Argument

Women With Headscarves Need Not Apply in Germany

Germans welcomed an unprecedented number of Middle Easterners into their country—but not always into their workplaces.

A Muslim woman passes a shop October 10, 2001 in Berlin's heavily-Muslim Neukoelln district.
A Muslim woman passes a shop October 10, 2001 in Berlin's heavily-Muslim Neukoelln district. Sean Gallup/Getty Images)

What does it mean to be German? That abstract question has suddenly become an economic puzzle of the highest importance. Ever since Chancellor Angela Merkel opened Germany’s doors in 2015 to around a million asylum-seekers, most of them Syrian Muslims, German policymakers have faced the challenge, and opportunity, of integrating the new arrivals into the workforce.

Working at cross purposes with that task, however, have been deep aspects of German identity. Syrian asylum-seekers are finding it difficult to integrate into the economy in part because their potential employers and colleagues feel they haven’t integrated into German culture. Women’s headscarves have become the clearest symbol of these tensions—one that’s increasingly legible in the country’s economic data.

In the run-up to federal elections in 2017, Merkel’s Christian Democratic Union, the country’s largest center-right party, indicated its opposition to full-face Islamic veils. “We are not burqa,” said then-Interior Minister Thomas de Maizière, in an appeal to the country’s culturally conservative majority. Merkel backed her minister’s comments and supported a ban “wherever legally possible.” A poll conducted by the public broadcaster ARD showed that as many as 81 percent of Germans supported banning full-face Islamic veils in government institutions and schools. Full-face veils are now banned in most public institutions, though Germany stopped short of emulating the full ban in force in neighboring France.

Ultimately, the stakes of the burqa question were relatively low because only a tiny fraction of German residents wore them. The same is not true of the more common hijab.

Germans mostly agree that the hijab—which traditionally covers only a woman’s hair—should not be banned everywhere, but they are divided on whether it should be deemed culturally acceptable. Whereas some accept it without a second thought, others find it alienating and avoid interaction with veiled women. That has become apparent to the veil-wearing asylum-seekers themselves. Even the most educated Syrian women living in Germany have found it difficult to find employment; many claim it’s because they wear the hijab.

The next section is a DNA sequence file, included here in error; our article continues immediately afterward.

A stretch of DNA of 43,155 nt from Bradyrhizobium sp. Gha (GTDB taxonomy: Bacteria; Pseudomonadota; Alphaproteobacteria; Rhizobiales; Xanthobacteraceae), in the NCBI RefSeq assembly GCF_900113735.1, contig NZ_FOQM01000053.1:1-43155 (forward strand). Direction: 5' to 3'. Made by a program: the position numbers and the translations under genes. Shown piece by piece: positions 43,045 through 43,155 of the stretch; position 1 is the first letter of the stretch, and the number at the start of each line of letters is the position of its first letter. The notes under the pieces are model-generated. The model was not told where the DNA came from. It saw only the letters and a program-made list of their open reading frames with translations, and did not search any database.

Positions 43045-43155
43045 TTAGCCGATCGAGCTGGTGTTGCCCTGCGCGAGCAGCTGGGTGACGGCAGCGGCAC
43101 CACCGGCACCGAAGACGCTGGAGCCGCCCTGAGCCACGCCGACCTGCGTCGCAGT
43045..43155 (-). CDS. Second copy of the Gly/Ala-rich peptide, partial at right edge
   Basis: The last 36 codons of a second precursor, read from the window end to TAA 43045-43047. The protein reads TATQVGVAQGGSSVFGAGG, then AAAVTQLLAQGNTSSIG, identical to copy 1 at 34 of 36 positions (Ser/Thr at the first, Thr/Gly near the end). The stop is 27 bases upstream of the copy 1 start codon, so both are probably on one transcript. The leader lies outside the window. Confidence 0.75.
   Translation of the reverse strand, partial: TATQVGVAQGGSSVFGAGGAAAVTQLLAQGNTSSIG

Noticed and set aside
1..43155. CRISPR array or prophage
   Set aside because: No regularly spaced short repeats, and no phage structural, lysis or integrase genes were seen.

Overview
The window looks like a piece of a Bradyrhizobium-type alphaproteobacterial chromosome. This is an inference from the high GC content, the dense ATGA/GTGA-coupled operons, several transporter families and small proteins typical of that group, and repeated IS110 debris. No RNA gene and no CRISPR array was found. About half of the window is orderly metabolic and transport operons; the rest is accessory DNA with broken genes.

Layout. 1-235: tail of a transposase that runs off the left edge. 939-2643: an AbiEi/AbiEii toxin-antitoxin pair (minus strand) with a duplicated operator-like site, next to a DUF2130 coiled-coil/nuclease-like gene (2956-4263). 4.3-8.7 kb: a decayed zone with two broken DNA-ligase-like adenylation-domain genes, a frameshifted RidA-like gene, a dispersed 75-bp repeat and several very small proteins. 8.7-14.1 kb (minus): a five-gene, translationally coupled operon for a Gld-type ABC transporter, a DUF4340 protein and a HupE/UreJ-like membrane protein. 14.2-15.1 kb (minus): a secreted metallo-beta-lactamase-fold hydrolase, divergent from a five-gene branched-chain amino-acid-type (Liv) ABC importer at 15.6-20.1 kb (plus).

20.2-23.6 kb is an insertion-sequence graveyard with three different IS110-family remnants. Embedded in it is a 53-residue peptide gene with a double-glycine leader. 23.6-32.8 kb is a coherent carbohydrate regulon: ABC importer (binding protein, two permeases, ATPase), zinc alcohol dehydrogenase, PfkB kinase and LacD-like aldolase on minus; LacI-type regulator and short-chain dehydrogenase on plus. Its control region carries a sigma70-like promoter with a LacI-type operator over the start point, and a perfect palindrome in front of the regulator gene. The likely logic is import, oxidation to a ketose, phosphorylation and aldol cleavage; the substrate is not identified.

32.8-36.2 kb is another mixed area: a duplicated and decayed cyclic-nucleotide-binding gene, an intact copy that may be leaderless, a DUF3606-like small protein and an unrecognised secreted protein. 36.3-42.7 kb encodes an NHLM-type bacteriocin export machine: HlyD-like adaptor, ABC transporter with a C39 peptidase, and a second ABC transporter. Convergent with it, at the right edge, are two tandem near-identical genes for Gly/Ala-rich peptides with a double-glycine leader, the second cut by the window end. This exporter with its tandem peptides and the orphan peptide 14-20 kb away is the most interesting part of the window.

This threatens to undermine Merkel’s open-door policy. Although the influx of asylum-seekers caused political stresses, it also represented the potential for economic gains. Several EU diplomats told me that German officials had expressed optimism that the presence of refugees would boost the future growth of their country, which was otherwise rapidly aging. But this analysis presumes an absence of discriminatory hurdles to the asylum-seekers’ ability to find work.

Yet, according to the latest survey by the Institute for Employment Research, the Research Center of the Federal Office for Migration and Refugees, and the Socio-Economic Panel, female refugees in Germany participate in the labor market at much lower rates than their male counterparts. At the time the survey was conducted, in the second half of 2017, “27 percent of male and 6 percent of female refugees were employed.” (Among German citizens, the participation of women is as high as men.) The report claimed that migrant women were held back by family norms, which expected them to raise large numbers of children.

The report also pointed out that the labor participation of women without any children was equally abysmal, although here it failed to offer specific reasons for the disparity with men. Herbert Brücker, one of the authors of the survey, said one factor might be that Syrian refugee women had less work experience in their home countries and enroll in fewer language courses than men in Germany.

But this is where the testimony of the women themselves is instructive. In Bochum, just outside the university town of Dortmund, Aman Mohammad Nabaa was teaching her daughter to speak in German and English via cartoon shows on Netflix. “I am fluent in Arabic and English and now German. I want her to learn it too. TV programs are also a good way,” she said in fluent English, before switching to German with ease.